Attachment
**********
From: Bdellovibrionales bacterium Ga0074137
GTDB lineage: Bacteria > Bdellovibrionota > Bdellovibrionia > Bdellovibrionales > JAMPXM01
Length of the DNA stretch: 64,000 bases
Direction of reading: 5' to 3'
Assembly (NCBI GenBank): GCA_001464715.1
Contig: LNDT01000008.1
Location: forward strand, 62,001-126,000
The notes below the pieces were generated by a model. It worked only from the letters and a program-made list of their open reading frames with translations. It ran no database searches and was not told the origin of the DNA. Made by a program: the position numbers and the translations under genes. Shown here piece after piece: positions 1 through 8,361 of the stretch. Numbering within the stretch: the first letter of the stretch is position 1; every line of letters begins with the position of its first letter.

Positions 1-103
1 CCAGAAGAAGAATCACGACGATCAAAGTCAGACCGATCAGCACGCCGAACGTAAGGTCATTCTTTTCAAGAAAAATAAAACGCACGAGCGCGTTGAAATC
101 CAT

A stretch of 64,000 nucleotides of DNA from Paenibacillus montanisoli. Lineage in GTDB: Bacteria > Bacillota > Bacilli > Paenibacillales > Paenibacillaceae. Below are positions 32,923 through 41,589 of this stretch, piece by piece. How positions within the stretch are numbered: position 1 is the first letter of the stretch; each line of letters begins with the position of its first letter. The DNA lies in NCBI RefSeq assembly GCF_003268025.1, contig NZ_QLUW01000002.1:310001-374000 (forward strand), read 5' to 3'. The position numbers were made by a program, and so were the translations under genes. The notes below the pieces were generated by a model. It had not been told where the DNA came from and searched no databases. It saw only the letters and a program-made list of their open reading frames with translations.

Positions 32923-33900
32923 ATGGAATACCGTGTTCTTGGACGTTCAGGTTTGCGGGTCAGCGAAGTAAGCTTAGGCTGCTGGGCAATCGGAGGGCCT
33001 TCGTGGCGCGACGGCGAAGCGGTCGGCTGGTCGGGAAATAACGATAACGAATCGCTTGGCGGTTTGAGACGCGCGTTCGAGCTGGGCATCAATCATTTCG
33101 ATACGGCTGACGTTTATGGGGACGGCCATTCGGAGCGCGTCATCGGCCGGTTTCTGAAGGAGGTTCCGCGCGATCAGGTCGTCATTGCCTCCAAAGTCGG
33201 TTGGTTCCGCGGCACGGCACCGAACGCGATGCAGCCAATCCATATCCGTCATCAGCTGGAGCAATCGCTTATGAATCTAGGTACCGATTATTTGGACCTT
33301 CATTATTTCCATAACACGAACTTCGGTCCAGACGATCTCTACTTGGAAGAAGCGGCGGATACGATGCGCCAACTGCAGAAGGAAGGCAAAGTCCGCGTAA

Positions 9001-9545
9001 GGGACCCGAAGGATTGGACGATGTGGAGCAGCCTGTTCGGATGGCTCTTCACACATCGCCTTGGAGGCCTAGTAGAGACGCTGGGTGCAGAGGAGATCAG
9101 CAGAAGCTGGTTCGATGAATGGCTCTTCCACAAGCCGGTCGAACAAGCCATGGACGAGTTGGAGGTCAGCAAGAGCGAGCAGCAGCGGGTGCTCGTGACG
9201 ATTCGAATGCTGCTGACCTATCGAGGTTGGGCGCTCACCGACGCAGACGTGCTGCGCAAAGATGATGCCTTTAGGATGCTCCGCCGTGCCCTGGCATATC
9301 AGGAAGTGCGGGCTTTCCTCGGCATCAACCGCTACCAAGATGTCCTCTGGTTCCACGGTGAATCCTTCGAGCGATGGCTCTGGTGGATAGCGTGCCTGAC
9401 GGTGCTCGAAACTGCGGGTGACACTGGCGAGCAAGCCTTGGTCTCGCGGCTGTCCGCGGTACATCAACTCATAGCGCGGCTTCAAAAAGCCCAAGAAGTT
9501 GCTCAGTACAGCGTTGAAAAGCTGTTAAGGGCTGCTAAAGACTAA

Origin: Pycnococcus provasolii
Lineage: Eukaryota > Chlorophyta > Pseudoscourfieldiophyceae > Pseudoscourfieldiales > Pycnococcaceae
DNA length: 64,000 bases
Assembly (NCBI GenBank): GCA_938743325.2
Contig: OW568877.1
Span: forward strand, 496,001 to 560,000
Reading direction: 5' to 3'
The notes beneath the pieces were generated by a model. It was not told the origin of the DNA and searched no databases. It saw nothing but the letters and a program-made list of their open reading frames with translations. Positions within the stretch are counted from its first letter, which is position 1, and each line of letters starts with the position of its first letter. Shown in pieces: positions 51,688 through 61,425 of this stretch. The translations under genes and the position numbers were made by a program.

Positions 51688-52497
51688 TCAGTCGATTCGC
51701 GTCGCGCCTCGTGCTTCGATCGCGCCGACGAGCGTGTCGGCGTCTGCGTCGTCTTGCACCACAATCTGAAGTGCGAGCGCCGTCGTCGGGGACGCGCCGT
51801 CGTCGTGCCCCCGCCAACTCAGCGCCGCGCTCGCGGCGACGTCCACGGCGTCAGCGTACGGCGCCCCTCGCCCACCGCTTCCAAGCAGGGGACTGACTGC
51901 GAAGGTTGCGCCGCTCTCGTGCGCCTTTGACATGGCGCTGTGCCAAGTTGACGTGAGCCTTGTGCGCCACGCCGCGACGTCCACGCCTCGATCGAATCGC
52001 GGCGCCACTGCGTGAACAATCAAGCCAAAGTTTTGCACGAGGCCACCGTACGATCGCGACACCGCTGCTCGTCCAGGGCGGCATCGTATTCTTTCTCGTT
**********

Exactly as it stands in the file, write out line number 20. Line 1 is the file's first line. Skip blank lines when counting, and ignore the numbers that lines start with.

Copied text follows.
9001 GGGACCCGAAGGATTGGACGATGTGGAGCAGCCTGTTCGGATGGCTCTTCACACATCGCCTTGGAGGCCTAGTAGAGACGCTGGGTGCAGAGGAGATCAG